Last week, I was subjected to five calls in a day from an insurance company wanting to sell me a new improved high return insurance cover. The first time round, I listened to the caller, and politely advised her that I already subscribed to the said policy. I interrupted half way through the second time and told the lady I already had the policy. The third caller was not fortunate enough, and as soon as he announced the company name, I told him I had no interest in their products. The fourth could not get beyond the first line, and had to answer questions on how the CRM worked. And the last cut the phone when I advised him that I had taken a policy a few weeks back, and now wanted to cancel it. These were different sales agents armed with a database trying to “sell” insurance.
How many times do we wish that CRM solutions work the way they are sold to companies by the vendors? Why can’t the stupid CRM tell sales and marketing teams that the customer has already been contacted five times in the last week, and that the last interaction resulted in the customer calling the caller unsavory names for repeatedly calling him? This is despite the customer saying that he is not interested in one more credit card, insurance policy, new personal loans, or whatever the company offers. The problem compounds itself when the harried customer is already a receiver of the service.
Every customer facing enterprise seeks to implement a CRM solution to service the customer effectively, as well as to understand the customer requirements and behavior for tailoring the product or service based on customer preferences. All such initiatives start with big expectations; the processes are sometimes complex and time consuming. In a few cases, these initiatives are not aligned to reality at the front office, thereby rendering usage ineffective.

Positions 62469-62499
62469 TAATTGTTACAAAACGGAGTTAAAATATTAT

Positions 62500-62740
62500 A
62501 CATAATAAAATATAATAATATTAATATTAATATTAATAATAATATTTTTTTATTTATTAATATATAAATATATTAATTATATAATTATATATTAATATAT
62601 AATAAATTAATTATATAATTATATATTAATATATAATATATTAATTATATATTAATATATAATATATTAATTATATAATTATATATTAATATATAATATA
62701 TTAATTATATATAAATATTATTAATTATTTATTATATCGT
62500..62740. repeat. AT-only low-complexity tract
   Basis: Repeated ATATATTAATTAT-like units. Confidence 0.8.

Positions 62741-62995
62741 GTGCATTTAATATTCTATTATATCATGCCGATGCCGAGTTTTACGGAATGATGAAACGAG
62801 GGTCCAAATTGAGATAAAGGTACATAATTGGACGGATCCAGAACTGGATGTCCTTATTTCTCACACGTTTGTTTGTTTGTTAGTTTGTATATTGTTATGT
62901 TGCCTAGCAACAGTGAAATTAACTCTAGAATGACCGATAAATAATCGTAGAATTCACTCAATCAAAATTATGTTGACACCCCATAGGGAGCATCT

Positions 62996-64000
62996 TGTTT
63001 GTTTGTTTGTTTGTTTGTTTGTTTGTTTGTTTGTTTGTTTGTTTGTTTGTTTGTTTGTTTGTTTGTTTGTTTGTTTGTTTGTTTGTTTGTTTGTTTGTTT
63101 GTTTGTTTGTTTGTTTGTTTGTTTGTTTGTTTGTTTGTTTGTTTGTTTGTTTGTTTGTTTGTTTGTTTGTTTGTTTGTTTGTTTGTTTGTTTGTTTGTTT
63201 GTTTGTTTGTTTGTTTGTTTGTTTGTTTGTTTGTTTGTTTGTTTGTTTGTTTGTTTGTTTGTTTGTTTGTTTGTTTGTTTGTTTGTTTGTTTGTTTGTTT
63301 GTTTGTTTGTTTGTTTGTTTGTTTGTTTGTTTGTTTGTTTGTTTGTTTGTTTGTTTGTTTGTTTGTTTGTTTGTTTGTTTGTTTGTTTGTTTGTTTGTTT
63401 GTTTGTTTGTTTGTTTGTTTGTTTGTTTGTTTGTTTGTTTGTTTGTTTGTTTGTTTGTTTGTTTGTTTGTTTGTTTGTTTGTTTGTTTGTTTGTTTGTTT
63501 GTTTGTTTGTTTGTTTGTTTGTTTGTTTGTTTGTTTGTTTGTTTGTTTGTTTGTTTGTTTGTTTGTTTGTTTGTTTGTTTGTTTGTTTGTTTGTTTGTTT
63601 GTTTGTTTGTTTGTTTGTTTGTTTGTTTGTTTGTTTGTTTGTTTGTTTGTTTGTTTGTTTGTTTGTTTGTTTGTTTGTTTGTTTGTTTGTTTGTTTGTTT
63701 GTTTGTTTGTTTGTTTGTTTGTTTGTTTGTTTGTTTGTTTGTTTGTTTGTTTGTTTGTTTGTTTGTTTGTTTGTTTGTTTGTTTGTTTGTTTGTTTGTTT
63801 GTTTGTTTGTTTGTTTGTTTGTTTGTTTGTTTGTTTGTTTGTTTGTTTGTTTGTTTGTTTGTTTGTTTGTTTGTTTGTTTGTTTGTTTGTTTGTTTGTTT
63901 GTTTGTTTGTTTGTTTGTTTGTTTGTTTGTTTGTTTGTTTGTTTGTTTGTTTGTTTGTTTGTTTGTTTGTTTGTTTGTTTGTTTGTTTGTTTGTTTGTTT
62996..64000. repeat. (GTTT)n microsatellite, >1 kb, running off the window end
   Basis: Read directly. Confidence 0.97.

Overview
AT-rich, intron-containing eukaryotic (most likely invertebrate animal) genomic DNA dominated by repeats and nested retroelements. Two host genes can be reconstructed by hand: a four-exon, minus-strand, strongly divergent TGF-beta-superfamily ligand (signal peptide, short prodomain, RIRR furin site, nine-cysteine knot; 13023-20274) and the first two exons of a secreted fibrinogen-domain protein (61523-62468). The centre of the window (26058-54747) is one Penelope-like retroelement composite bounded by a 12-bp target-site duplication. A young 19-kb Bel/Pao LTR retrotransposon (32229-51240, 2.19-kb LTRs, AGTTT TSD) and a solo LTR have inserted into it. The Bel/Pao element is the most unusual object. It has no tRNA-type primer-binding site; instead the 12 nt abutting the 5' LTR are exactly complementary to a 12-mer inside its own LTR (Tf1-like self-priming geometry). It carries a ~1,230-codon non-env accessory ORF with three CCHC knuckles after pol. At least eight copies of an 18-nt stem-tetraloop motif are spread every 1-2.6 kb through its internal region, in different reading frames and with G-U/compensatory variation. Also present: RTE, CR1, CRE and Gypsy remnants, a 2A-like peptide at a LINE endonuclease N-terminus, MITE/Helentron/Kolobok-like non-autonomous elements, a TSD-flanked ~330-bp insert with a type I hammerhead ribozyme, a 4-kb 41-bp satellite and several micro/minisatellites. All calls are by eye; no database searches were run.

When data entry ends up being outsourced, the quality of customer information suffers. So when it’s not possible to find the customer quickly, adding one more record is an easy solution. Buy databases, simply upload, and in no time, rest assured that you will figure a dozen times. Attempts to scrub and de-duplicate may bring some efficiency, but as the number of records increase exponentially, the effort starts losing its efficacy.
Successfully operational CRM solutions have little relevance to the technology deployed, but are built on the foundation of strong processes, buy-in from every function which will interact with the customer, technology sizing that can address peaks in capacity, and a simple design that is effectively implemented and executed across the enterprise. The IT organization diligently reviews data quality with the marketing and sales organizations to ensure uniqueness of the customer records. Data quality is never an accident; it requires significant planning and discipline of execution. Despite the best efforts of men and women, we still end up with some challenges when integrating with external data. These are as yet being addressed through innovative strategies, but are not fool-proof. Maybe the unique identification number (UID) initiative will help solve this issue, but that is a long way off for now.
Coming back to my “friendly” insurance company, I called my insurance advisor with the promise of canceling all policies, should I get one more call from his company or their sales agents. He profusely apologized and promised to fix the issue. I am hopeful until the next bought database gets uploaded or a new agency is appointed or the pressure to acquire customers based on month end, quarter end, or yearend pressure begins, and the calling starts again. Sometimes I pity them the barrage they face every day for no fault of theirs, but then companies don’t appear to care beyond a point, as the universe of customers is still probably 1-2% of the addressable market. So who cares!